Diamonds in America are associated with the heat of romance, but the famed and feared Hope Diamond feels cool, almost chilly as it draws warmth away from the palm of the hand. Museum security guards stood by nervously Thursday as curators — joking they hoped the gem’s storied curse wouldn’t rub off — allowed a reporter and photographer to hold the diamond briefly after it was removed from its case for scientific study.
WHAT DOES IT FEEL like to hold such a priceless gem, one of the most famed in the world?
The first thought that comes to mind is, “Wow!”
It’s like holding a bit of ancient India, the French Revolution, Georgian England and Gilded Age America in one magnificent moment.
You cradle the walnut-size, 45.5-carat stone — heavier than its translucence makes it appear — turning it from side to side as the light flashes from its facets, knowing it’s the hardest natural material yet fearful of dropping it.
Once part of the French crown jewels, the fabled gem is now the star of the Smithsonian’s National Museum of Natural History. It normally resides in a special protective display case in a secure room.
THE LABORATORY AND THE LEGEND
For the testing it was taken to a museum laboratory, reachable down winding corridors and through three locked doors. It was only the second time in 20 years the Hope has been removed from its necklace setting, where it is surrounded by bright clear diamonds that intensify its blue color.
National Gem Collection Curator Jeffrey Post ordered the lights turned off and focused an ultraviolet beam on the Hope Diamond. Then he switched off the beam and, in pitch dark, the diamond glowed bright orange-amber.
It’s that strong color, which lasts for several seconds after the diamond is exposed to ultraviolet light, that intrigues scientists. What causes the gem to fluoresce remains a mystery — Post speculates it’s related to chemical impurities that give it that blue color.
But the Hope Diamond has inspired legends over the years and some may prefer those to sheer science.
Some say, for instance, that the glowing color reflects the blood of royalty spilled in the French Revolution and the trail of bad luck said to have followed the stone over many years — including the bankruptcy of the Hope family for whom it is named and the death of the young son of later owner Evalyn McLean.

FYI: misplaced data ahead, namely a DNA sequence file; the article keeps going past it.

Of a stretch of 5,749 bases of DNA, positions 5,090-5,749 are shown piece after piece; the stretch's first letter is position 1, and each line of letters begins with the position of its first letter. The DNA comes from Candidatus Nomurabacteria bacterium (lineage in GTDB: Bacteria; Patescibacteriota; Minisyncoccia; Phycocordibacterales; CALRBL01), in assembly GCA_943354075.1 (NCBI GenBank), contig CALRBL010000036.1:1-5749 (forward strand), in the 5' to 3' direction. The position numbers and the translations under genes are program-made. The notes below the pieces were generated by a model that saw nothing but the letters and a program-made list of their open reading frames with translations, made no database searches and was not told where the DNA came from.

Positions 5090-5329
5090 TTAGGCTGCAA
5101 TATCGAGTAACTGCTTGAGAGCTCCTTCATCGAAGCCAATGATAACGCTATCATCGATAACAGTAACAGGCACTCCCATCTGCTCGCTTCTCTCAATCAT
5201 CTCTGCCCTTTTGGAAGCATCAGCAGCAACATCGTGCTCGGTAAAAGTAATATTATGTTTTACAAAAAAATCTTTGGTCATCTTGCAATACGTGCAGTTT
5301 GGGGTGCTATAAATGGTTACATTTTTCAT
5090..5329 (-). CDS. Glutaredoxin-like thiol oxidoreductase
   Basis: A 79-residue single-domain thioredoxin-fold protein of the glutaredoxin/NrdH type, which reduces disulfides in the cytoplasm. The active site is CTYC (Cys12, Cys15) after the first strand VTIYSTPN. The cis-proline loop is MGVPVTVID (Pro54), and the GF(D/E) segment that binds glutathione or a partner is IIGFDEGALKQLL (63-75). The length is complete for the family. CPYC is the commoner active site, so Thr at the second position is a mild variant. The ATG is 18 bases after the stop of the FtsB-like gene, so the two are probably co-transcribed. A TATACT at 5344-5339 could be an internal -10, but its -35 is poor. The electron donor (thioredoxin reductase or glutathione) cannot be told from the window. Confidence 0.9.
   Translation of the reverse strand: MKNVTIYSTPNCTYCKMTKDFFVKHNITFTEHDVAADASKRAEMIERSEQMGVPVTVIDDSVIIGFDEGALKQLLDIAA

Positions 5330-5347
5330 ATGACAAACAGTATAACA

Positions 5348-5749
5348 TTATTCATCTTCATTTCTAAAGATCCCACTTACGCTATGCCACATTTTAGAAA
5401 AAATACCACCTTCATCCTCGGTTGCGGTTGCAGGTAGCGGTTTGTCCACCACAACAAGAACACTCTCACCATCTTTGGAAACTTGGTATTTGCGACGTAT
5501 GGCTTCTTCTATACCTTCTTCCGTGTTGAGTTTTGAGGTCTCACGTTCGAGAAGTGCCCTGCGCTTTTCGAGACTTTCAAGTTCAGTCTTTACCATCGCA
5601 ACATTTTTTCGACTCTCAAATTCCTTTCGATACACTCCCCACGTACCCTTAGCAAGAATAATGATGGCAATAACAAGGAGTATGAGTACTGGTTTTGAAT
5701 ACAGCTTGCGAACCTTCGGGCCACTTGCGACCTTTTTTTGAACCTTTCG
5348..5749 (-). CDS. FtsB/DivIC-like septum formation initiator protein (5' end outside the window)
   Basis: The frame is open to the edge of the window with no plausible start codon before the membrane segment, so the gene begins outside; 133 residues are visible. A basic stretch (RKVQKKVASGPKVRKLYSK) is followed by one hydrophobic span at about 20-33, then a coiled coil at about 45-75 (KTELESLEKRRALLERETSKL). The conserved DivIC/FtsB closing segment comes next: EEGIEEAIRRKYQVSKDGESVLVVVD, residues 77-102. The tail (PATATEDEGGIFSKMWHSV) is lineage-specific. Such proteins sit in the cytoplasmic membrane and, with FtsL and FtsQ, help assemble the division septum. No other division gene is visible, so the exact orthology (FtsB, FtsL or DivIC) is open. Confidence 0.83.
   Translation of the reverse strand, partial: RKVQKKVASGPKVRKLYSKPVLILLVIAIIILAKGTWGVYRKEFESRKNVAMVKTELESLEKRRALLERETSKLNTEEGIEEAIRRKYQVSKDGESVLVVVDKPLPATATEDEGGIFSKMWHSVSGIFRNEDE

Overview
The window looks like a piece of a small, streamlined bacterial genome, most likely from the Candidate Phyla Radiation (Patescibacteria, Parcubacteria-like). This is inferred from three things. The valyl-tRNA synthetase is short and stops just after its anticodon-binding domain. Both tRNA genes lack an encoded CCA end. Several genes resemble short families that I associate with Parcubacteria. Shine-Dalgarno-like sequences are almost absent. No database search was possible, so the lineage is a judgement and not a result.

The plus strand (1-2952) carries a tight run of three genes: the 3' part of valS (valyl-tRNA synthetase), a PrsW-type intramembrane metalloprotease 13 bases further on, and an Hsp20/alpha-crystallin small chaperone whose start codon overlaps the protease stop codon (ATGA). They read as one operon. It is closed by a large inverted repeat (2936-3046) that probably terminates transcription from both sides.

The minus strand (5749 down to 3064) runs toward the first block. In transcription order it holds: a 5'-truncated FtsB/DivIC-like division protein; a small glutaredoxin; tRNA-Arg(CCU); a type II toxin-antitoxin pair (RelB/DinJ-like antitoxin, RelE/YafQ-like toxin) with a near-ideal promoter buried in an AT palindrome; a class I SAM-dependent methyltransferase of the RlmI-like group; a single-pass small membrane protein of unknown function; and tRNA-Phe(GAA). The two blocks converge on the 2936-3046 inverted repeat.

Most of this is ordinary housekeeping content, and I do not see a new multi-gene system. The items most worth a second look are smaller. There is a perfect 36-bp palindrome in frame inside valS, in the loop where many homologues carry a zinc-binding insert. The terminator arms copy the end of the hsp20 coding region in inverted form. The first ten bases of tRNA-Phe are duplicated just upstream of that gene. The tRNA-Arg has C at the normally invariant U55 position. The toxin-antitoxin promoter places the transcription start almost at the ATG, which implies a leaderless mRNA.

The claimed curse notwithstanding, this diamond has been nothing but good luck for the Smithsonian, Post said. Attendance jumped after jeweler Harry Winston donated it to the museum in 1958, he said, and that gift spurred others, helping the museum to build its world-class gem collection.
Two other of the world’s best blue diamonds were also on hand for the research, the Smithsonian’s Blue Heart, 30.8 carats, and the Steinmetz Heart of Eternity, 27.6 carats.
The Hope is slightly blue-gray compared with the other two. The Hope was mined in India and the others in South Africa, so they shouldn’t be expected to be exactly the same, Post explained.
Both of the other stones also glowed following exposure to ultraviolet light, but only briefly compared with the Hope. The Steinmetz also glowed amber while the Blue Heart had a brief white glow.
STUDYING THE SPECTRUM
The blue color of the stones is caused by the element boron mixed into the carbon of the diamonds, Post said, and part of the testing was to use infrared light to get a chemical spectrum from the gems. The results are still being studied, but Post said tests did confirm that boron was present
Scientific analysis of the diamonds had to wait until the Smithsonian had the instruments to conduct the work, since taking the diamond somewhere else would be a security problem, Post said.
The Hope Diamond was returned to its necklace setting and display case Thursday morning in time for visitors to begin walking past, unaware the stone had been away from its normal resting place. The Blue Heart was also back in its case at the museum, while the Steinmetz is being returned to its owner after being on loan to the museum for several months.
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